Snowboarding Forum - Snowboard Enthusiast Forums - Reply to Topic
Thread: What is exactly meant by "loading" and "unloading" Reply to Thread
Send Trackbacks to (Separate multiple URLs with spaces) :
Post Icons
You may choose an icon for your message from the following list:

Register Now

In order to be able to post messages on the Snowboarding Forum - Snowboard Enthusiast Forums forums, you must first register.
Please enter your desired user name, your email address and other required details in the form below.

User Name:
Please enter a password for your user account. Note that passwords are case-sensitive.


Confirm Password:
Email Address
Please enter a valid email address for yourself.

Email Address:


Human Verification

In order to verify that you are a human and not a spam bot, please enter the answer into the following box below based on the instructions contained in the graphic.

  Additional Options
Miscellaneous Options

  Topic Review (Newest First)
01-03-2012 12:36 PM
EC99SS Snowolf -
Thanks! That's perfect. I understand it much better now. You certainly have a knack for explaining everything in easy to understand reading. Many props to you! Thanks again.
01-03-2012 01:50 AM
What is exactly meant by "loading" and "unloading"

I'm having trouble visualizing the mechancis. What is meant by loading and unloading in regards to camber vs reverse-camber.

From what I understand, in a traditional camber, you need to load the camber by flexing the board to a point where the camber is flattened before a turn is initiated. Once this is done you now put pressure on the contact points of the nose and tail. But how is that done in terms of mechanics? In laymans terms does this "loading" mean weighting the nose when initiating a turn and the tail when exiting? Or does it mean once I'm on the board the camber is loaded and the contact points are now under constant pressure?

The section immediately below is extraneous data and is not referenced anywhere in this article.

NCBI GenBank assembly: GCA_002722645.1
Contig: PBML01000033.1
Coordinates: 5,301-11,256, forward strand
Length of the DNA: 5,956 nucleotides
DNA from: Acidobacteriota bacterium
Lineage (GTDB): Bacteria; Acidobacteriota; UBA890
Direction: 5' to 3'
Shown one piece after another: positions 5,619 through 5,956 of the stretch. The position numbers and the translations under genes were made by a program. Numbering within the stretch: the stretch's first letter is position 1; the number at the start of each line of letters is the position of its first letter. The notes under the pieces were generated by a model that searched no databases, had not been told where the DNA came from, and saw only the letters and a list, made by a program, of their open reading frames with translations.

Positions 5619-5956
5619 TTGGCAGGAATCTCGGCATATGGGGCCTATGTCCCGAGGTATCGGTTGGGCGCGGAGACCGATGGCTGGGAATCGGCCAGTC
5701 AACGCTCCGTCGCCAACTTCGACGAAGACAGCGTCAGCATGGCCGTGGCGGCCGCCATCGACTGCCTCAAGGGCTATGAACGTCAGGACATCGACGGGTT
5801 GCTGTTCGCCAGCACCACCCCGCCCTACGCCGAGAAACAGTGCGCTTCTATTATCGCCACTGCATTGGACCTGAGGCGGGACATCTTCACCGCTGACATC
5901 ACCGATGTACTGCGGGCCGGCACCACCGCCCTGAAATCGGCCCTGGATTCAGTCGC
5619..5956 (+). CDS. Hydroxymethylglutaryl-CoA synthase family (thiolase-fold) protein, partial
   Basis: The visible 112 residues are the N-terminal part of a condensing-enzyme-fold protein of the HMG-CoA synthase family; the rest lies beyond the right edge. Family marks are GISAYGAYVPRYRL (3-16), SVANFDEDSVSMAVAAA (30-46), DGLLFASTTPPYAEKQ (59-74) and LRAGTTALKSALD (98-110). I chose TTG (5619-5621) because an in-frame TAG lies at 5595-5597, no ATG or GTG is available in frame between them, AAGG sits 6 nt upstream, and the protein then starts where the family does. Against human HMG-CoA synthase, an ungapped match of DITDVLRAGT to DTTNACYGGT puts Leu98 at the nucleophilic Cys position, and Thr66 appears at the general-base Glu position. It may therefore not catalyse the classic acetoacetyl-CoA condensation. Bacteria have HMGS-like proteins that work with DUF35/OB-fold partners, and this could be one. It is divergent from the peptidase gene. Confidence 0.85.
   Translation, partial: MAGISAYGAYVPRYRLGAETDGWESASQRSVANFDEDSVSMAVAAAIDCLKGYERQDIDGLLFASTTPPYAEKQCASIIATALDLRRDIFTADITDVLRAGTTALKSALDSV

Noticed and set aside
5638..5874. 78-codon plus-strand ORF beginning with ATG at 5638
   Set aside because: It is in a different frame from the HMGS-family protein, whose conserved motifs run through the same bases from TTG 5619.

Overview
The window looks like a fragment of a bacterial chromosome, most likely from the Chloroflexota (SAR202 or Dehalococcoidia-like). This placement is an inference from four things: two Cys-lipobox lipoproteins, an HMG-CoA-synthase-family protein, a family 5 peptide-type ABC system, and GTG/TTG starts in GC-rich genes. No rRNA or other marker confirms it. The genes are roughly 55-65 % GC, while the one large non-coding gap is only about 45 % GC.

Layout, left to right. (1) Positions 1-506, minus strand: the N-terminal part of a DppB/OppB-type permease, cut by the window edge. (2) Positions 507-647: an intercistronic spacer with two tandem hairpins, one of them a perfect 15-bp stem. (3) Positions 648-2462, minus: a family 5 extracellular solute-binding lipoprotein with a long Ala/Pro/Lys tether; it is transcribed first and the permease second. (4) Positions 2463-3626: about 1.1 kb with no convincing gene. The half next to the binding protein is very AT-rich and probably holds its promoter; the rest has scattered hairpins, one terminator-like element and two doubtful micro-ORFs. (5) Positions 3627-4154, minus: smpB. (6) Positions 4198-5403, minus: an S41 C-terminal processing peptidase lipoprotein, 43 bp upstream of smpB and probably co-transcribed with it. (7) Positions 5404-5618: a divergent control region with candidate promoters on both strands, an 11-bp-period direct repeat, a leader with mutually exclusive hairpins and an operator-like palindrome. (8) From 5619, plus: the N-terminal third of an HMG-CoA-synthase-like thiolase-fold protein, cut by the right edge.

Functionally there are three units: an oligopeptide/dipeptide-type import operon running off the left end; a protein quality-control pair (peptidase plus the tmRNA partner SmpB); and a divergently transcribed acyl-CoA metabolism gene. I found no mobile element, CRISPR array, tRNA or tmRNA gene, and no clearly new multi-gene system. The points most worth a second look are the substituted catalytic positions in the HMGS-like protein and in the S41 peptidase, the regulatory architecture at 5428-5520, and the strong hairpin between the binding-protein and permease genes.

I also read somewhere on reverse-camber: ...boards make your life better by eliminating the need to load camber. The base is level for various lengths depending on the version and intent of the board. This creates stability for going straight and fast on a flat base. The contact points are elevated.

A 2nd question is if the contact points are up (as noted above) how does it help with effortless and/or quicker turn initiation? I thought the contact points need to be engaged to do that.

Thanks. I guess I never really thought of all this before. After really looking into it, I got confused.


Posting Rules  
You may post new threads
You may post replies
You may not post attachments
You may not edit your posts

BB code is On
Smilies are On
[IMG] code is On
HTML code is Off

Powered by vBadvanced CMPS v3.2.3
For the best viewing experience please update your browser to Google Chrome